• Finally, the lactic acid produced by the fermentation of the lactose by various strains of bacteria like of Lactobacillus delbrueckii subsp. bulgaricus and Streptococcus thermophiles slows stomach emptying and therefore the rate that food is digested and absorbed. 
While milk itself is low GI (20–34), the GI values of natural yoghurts (the fermented version of milk) are even lower, ranging from 10–19, depending on whether full cream or skim milk is used. Even sweetened yogurts have a GI in the 30s and 40s.

WHAT’S NEW?

YOGHURT – ITS INSULINEMIC INDEX IS HIGHER THAN ITS GI
Numerous studies over the past 20 years have shown that high yoghurt intake is associated with a reduced risk of type 2 diabetes. In Nutrition Today, Prof Tom Wolever talks about yoghurt’s glycemic and insulinemic impact of yoghurt.

Yoghurt
“There is evidence that low GI and low GL (glycemic load) diets are associated with a reduced risk of type 2 diabetes. The 93 GI values for yoghurt in the University of Sydney’s GI database have an average of 34 and most (9 out of 10) of the yoghurts are low GI. The 43 plain yoghurts in the database have a lower GI (average GI = 27) than the 50 sweetened yoghurts (average GI = 41). This difference is not explained by sugar, per se, but rather by the higher protein-to-carbohydrate ratio in plain yoghurt. Although yoghurt has a low GI, its insulinemic index is higher than its GI. High insulin responses may be deleterious because hyperinsulinemia is associated with an increased risk of type 2 diabetes. Nevertheless, this may not be a concern for yoghurt because, although its insulinemic index is higher than its GI, the insulinemic index of yoghurt is within the range of insulinemic index values for non-dairy low-GI foods. In addition, mixed meals containing dairy protein elicit insulin responses similar to those elicited by mixed meals of similar composition containing non-dairy protein. Because the GI of yoghurt is lower than that of most other carbohydrate foods, exchanging yoghurt for other protein and carbohydrate sources can reduce the GI and GL of the diet, and is in line with recommended dietary patterns, which include whole grains, fruits, vegetables, nuts, legumes, fish, vegetable oils, and yoghurt.”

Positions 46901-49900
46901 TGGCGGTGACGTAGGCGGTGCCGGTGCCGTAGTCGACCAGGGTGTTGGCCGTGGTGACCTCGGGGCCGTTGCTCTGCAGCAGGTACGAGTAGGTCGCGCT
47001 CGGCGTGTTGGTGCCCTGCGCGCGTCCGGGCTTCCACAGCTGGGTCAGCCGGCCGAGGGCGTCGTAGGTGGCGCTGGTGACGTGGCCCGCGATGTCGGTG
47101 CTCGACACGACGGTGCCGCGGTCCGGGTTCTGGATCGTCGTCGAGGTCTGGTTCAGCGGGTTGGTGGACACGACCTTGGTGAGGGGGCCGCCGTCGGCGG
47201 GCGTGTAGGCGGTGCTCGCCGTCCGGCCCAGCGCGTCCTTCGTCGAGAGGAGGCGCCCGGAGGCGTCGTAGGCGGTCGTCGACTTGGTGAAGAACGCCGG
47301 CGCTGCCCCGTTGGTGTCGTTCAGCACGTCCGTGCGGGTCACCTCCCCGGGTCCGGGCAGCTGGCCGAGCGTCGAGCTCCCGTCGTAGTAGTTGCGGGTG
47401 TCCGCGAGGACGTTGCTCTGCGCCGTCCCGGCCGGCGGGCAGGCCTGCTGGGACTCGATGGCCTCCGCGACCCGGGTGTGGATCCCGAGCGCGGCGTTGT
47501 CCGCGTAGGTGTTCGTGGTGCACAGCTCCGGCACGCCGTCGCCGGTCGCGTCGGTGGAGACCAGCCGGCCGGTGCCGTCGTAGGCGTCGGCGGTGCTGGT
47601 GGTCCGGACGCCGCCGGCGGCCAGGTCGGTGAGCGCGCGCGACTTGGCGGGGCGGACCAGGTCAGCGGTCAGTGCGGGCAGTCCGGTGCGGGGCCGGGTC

What’s the Insulinemic Index? Prof Jennie Brand-Miller explains. “One of insulin’s many functions is to act as a growth hormone designed to drive nutrients into cells – not just glucose but also amino acids, the building blocks of new tissue. When we eat carb-rich foods our blood glucose levels rise and our pancreas then releases insulin (a hormone) that drives the glucose out of our bloodstream and into our body’s cells where our body can use it as an immediate source of energy or store it as glycogen. What many people don’t realise is that protein foods (meat, fish, eggs and dairy foods) also stimulate insulin secretion – that’s why you may see them described as insulinogenic.”

Scientists at the University of Sydney have been researching the food insulin index or FII for more than 20 years. “The FII looks at how much insulin the body normally releases in response to a whole food or meal (its carbohydrate and the quantity and quality of its protein and fat). Some foods need more insulin to help utilise them, while other foods need much less. Choosing foods with a lower FII can help reduce your overall insulin demand on your pancreas or insulin requirements,” says dietitian and diabetes educator Dr Kirstie Bell.

Read more:

WHAT’S HOT?

KOMBUCHA 
Does kombucha shape up as the magic elixir of life that “wellness” gurus make out? Is it a “super food”? Dietitian Catherine Saxelby, who maintains the popular Foodwatch website, investigates.

kombucha